March 19, 2006

Contact Lenses Today® is edited by Dr. Joseph T. Barr and the staff of Contact Lens Spectrum. This week CLToday® reaches more than 12,000 readers in 74 countries.

N.C. Law Mandating Eye Exams for Children On Hold
A Superior Court judge in Raleigh, N.C., signed an order this week that prevent the state from enforcing a new law that requires children to have an eye exam within six months of starting kindergarten. It specifies that the law may not be enforced until July 1, 2007 and prohibits any further court proceedings until October.
Judge Leon Stanback consolidated two lawsuits: one was filed on behalf of the North Carolina School Boards Association and local school boards; the other was filed by a parent. Opponents claim the exams are too expensive and unnecessary because children are already required to have a vision screening before entering school. They want the law declared unconstitutional, arguing that it denies children a free public education and creates an unreasonable barrier to access to public schools.

Antibiotic Effective Against Trichiasis
Results of a recent study sponsored by the National Eye Institute show a single dose of oral azithromycin after surgery reduces the rate of recurrence of trichiasis by 33%. Every year, an estimated 11 million people worldwide develop trichiasis, often caused by trachoma. The World Health Organization (WHO) had previously endorsed a multi-faceted strategy to control trachoma that included a six-week regimen of tetracycline ointment. The new findings may improve treatment because most countries with widespread trichiasis now have access to a free azithromycin distribution program.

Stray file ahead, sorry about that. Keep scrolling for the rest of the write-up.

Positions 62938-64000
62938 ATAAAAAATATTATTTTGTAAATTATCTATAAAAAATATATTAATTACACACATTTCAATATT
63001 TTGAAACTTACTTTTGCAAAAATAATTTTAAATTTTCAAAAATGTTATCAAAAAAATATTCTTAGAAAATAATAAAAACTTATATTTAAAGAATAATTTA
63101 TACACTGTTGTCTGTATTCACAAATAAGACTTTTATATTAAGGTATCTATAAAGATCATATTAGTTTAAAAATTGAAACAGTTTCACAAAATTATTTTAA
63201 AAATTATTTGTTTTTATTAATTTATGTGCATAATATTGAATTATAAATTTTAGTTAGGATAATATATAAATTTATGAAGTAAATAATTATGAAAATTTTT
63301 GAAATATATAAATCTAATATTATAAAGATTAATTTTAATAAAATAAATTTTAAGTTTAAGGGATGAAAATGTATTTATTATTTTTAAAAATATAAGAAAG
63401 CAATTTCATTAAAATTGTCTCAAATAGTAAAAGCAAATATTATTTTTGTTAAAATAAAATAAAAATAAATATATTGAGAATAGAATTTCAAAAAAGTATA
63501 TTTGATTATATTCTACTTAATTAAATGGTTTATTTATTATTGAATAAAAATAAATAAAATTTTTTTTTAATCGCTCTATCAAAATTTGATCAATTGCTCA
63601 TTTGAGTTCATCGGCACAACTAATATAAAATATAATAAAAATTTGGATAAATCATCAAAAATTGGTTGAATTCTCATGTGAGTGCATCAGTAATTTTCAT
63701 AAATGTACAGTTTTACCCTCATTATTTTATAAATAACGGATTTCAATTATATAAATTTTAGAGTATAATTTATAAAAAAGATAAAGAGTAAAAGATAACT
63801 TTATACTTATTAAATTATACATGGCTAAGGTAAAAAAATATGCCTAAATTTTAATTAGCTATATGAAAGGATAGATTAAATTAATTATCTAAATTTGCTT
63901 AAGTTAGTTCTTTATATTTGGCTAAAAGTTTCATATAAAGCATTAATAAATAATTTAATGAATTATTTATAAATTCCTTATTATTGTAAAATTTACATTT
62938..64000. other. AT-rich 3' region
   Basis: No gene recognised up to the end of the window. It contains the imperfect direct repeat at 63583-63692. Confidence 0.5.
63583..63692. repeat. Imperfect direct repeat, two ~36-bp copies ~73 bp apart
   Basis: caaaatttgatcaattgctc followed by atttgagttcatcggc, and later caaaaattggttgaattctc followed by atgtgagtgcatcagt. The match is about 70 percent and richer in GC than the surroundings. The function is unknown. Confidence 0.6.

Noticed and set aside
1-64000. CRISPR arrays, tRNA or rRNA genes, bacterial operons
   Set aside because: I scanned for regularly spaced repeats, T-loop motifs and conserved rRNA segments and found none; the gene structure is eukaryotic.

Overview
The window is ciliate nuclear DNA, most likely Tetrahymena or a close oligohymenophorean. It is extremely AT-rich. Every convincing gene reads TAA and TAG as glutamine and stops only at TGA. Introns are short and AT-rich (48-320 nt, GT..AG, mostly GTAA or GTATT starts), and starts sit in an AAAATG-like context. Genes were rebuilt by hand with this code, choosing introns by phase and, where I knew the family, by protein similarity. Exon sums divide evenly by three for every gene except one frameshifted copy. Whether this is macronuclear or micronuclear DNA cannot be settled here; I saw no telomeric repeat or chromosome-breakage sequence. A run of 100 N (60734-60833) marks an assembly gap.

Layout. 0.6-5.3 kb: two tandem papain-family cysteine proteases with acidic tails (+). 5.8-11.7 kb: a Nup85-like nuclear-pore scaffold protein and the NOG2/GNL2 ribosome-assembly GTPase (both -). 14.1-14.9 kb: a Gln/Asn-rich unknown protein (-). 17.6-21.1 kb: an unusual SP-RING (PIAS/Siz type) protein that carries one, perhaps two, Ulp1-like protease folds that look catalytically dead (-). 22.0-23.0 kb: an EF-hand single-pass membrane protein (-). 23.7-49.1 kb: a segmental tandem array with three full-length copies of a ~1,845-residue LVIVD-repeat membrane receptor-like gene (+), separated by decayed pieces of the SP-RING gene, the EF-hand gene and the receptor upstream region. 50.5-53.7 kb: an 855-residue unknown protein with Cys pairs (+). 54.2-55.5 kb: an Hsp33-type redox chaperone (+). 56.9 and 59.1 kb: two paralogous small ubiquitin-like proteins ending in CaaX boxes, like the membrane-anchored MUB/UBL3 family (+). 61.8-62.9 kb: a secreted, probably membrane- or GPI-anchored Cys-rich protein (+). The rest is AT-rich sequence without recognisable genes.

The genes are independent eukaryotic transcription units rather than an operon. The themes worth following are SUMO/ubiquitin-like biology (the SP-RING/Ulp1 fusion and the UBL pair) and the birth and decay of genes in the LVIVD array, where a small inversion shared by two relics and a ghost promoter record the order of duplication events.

AOA Paraoptometric Section Seeks Nominations
The American Optometric Association (AOA) Paraoptometric section is accepting nominations for its annual Community Service Award until April 28th. The award honors one member who has generously donated his or her time and talent to the profession. The recipient will receive a plaque of recognition, a $100 cash award and a $100 for the charity of his or her choice. The award will be presented at the Paraoptometric Section Awards luncheon during the 109th annual AOA Congress in June.

A Combination of Wettability and Lubricity
The world can be a dry place — especially for contact lens wearers. Whether sitting at home, in an office or on a plane, some lens wearers must repeatedly use rewetting drops to keep their eyes moist, or limit lens wear because of the discomfort. ACUVUE® OASYS™ Brand Contact Lenses with HYDRACLEAR™ Plus decrease patients’ reliance on rewetting drops and lets them wear their lenses longer and more comfortably. ACUVUE® OASYS™ Brand Contact Lenses, with the breakthrough material senofilcon A, are the smoothest silicone hydrogel lenses, with a moisture-rich wetting agent and no surface coating. ACUVUE® OASYS™ Brand Contact Lenses, with the balance of wettability and lubricity, will keep patients wearing their lenses, and not grabbing for their eye drops.